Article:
Read the full story in The Post.
In a humid, airless facility tucked behind the The Ridges, forgotten memories can be found.
Used textbooks, bobbleheads, little league trophies and cameras sit delicately on a far shelf. The “Hall of Cool Things,” Campus Recycling and Zero-Waste Manager Andrew Ladd calls it.
A swirling art project that once was displayed on campus hangs above as decor and gives the stuffy storage facility life — especially on this sticky Athens summer day, when standing outside is almost unbearable.
Ladd and Campus Recycling collect the forgotten relics to give them a second life after O[hio] U[niversity] students leave them behind.
Read the full story at Equal Times.
Through the waste at a landfill site in one of the poorest neighbourhoods of Asunción, Paraguay, hundreds of children walk with musical instruments, small and large, on their backs. The black cases do not hide a Stradivarius or a cello made from precious woods, but rather violins, guitars, flutes, saxophones and even a double bass made from coins, bits of pipe, plastic, tin cans and the remains of donated instruments.
Their proud owners are members of the Paraguay Recycled Instruments Orchestra, a group of children and young people that grew up in Cateura, a neighbourhood looked down on for its poverty and its closeness to the Asunción municipal dump.
Read the full story at DNAInfo.
One person’s trash is another’s treasure, and a neighborhood recycling center is looking for someone to prove it.
The Lower East Side Ecology Center is seeking applications for an artist-in-residence to set up shop at its Gowanus e-waste warehouse at 469 President St., near Nevins Street.
The position is unpaid, but artists get a 200-square-foot work space inside the warehouse and free use of any materials brought there for recycling.
In return, the artist is expected to create a product that can be sold at the warehouse and host workshops to teach the public how to reuse discarded electronics.
Read the full story in Time Magazine.
Today is World Oceans Day, “a global day of ocean celebration and collaboration for a better future.” This year’s focus is the prevention of plastic ocean pollution and events are taking place worldwide in order to learn about the challenges facing our oceans, clean up local beaches, and get involved in marine conservation efforts.
Studies on the issue of marine debris have reached some dire conclusions. Last year, the journal Science reported 8 million metric tons of plastic end up in oceans each year, while PNAS found that 90% of seabirds have ingested the substance. In January, the World Economic Forum predicted that the world’s oceans will be filled with more plastic mass than fish mass by 2050.
Marine plastic is a special threat because it does not fully degrade, instead breaking down into smaller and smaller pieces called microplastics. Ocean dwellers, such as sea turtles and fish, can mistake the debris for food, leading to digestive issues and starvation.
Artists and activists have taken notice, using marine plastic as a medium, like paint or clay, to create artwork. Although often aesthetically beautiful, the works point to the concerning profusion of these plastics in our environment.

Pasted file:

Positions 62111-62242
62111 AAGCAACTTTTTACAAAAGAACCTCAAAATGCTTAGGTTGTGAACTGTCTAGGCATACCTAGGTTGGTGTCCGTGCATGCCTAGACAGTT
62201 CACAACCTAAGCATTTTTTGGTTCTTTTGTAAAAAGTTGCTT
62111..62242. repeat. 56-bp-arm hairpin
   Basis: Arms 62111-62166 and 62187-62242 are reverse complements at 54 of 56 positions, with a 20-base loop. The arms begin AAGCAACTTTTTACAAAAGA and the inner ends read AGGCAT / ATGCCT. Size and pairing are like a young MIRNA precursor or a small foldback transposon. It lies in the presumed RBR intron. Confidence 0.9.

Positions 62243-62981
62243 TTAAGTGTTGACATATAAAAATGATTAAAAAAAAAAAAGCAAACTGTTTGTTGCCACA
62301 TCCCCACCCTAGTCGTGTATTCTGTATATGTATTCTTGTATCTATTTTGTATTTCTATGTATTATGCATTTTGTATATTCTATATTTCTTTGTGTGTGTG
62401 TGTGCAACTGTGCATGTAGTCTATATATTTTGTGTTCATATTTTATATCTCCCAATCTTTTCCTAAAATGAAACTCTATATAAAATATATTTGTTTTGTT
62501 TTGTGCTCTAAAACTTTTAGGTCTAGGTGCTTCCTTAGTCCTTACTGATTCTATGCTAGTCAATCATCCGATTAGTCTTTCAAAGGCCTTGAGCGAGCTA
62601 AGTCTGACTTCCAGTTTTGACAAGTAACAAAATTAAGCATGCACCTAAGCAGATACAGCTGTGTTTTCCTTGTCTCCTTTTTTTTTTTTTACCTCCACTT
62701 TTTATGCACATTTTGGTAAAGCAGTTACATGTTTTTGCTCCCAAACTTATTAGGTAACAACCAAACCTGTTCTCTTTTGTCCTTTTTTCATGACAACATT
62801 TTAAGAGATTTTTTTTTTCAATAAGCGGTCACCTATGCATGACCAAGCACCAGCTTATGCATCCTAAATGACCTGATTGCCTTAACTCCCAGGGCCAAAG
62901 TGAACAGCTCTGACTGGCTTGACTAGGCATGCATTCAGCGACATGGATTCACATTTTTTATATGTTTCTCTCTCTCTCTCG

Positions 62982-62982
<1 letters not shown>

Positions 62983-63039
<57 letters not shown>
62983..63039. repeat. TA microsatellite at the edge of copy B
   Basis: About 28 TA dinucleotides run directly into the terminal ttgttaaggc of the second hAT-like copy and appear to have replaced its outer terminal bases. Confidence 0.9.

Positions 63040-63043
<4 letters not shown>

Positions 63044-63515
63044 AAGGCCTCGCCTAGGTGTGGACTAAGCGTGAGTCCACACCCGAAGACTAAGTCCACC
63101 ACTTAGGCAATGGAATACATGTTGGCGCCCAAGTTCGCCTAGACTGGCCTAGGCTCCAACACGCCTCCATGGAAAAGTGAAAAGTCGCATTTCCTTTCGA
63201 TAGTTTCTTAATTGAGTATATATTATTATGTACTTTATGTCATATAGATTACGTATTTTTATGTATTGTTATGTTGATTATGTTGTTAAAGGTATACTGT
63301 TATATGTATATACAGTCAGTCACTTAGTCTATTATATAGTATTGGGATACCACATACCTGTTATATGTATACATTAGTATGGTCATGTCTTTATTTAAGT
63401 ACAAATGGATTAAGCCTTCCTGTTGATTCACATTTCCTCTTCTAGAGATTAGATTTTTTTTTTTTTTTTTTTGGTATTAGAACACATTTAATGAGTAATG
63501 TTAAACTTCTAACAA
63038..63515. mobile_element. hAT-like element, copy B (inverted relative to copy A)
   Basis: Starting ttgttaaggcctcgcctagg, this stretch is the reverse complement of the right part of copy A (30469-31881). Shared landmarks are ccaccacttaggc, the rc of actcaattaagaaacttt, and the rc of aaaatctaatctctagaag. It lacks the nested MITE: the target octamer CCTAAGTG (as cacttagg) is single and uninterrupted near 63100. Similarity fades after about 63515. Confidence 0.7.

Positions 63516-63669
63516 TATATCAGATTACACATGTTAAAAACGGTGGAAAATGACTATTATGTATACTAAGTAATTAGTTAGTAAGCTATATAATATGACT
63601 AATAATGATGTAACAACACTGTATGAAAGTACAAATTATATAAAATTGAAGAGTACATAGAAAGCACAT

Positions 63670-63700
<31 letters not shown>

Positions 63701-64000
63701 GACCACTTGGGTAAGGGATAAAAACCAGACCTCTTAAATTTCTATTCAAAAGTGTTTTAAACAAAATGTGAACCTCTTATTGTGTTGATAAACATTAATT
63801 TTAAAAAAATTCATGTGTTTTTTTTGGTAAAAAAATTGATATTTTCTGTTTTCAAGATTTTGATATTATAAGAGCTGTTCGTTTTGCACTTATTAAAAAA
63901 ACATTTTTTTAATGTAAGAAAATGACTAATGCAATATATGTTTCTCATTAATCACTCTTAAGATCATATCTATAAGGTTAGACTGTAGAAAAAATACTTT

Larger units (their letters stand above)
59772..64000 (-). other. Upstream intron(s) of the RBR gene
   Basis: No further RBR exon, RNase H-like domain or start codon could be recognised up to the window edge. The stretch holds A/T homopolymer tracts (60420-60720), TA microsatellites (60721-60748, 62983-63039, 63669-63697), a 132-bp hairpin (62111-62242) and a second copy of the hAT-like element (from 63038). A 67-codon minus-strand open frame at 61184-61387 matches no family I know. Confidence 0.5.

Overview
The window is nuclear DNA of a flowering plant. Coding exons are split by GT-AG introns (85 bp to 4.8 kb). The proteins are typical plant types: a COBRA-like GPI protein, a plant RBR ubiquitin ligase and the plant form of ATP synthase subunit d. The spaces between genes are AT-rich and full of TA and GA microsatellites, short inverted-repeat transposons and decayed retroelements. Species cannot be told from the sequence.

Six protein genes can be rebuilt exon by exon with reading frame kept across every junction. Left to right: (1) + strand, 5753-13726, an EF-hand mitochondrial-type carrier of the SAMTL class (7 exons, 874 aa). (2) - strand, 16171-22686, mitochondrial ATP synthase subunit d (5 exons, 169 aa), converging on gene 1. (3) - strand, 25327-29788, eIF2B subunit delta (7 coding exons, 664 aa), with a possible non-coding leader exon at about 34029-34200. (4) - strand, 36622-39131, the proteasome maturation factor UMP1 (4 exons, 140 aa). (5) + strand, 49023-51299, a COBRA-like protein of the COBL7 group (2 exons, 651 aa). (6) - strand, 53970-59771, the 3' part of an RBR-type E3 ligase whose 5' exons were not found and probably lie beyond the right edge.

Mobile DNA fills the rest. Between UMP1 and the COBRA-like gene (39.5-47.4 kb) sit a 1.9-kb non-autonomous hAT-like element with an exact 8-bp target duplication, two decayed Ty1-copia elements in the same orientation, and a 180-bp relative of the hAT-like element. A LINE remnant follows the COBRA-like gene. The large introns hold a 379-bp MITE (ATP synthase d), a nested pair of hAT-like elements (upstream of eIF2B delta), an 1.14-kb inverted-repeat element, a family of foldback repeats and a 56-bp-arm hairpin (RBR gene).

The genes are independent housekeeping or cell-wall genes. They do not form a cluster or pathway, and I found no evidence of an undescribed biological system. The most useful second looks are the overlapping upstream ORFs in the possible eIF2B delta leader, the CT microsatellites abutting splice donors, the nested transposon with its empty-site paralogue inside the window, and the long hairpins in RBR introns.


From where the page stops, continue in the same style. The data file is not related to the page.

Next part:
In recognition of World Oceans Day, we present 13 artists, from sculptors to photographers, to filmmakers, who use marine plastic in their work.
Read the full story at WKMS.
A local conservation organization is putting an artistic spin on sustainable water practices. The Jackson Purchase Foundation partnered with the City of Paducah, West Kentucky Community and Technical College, and students at Paducah Tilghman High School to implement Water Smarter! The Artistic Rain Barrel Partnership Project. The students designed and painted rain barrels that will be auctioned off tonight at the Clemens Fine Arts Center.
Read the full story at Fast Company.
With very few exceptions, guitars—even electric guitars—are made of wood. From a sustainability point of view, this is bad, because they’re usually slow-growing hardwoods and sometimes exotic woods. In an acoustic guitar, where the music is generated and shaped by the vibrations of the soundboard, the kind of wood used can dramatically change the guitar’s tone. The preferred material is old-growth wood.
The El Capitan, from Blackbird guitars, looks as good as a wooden guitar, but is made from something far more sustainable—flax linen fibers mixed with resin gathered from industrial waste. The material is called Ekoa and in many ways, it’s better than wood.
Read the full story at Inside Illinois.
Ken Butler, a New York City-based artist and musician, is the featured performer at the Sonified Sustainability Festival on the University of Illinois campus. Butler makes hybrid musical instruments from all sorts of everyday objects. His creations have been exhibited in galleries and museums, and he also plays music on some of the instruments he makes.
The festival will also feature a waste sculpture that incorporates approximately 2,304 plastic bottles, which represents the number of bottles consumed in the US every 1.45 seconds. According to Ban The Bottle, the US consumes ~50 billion plastic bottles/year. The waste sculpture was constructed by students, overseen by my colleague Joy Scrogum, as part of a grant from the University of Illinois’ Student Sustainability Committee to the Illinois Sustainable Technology Center.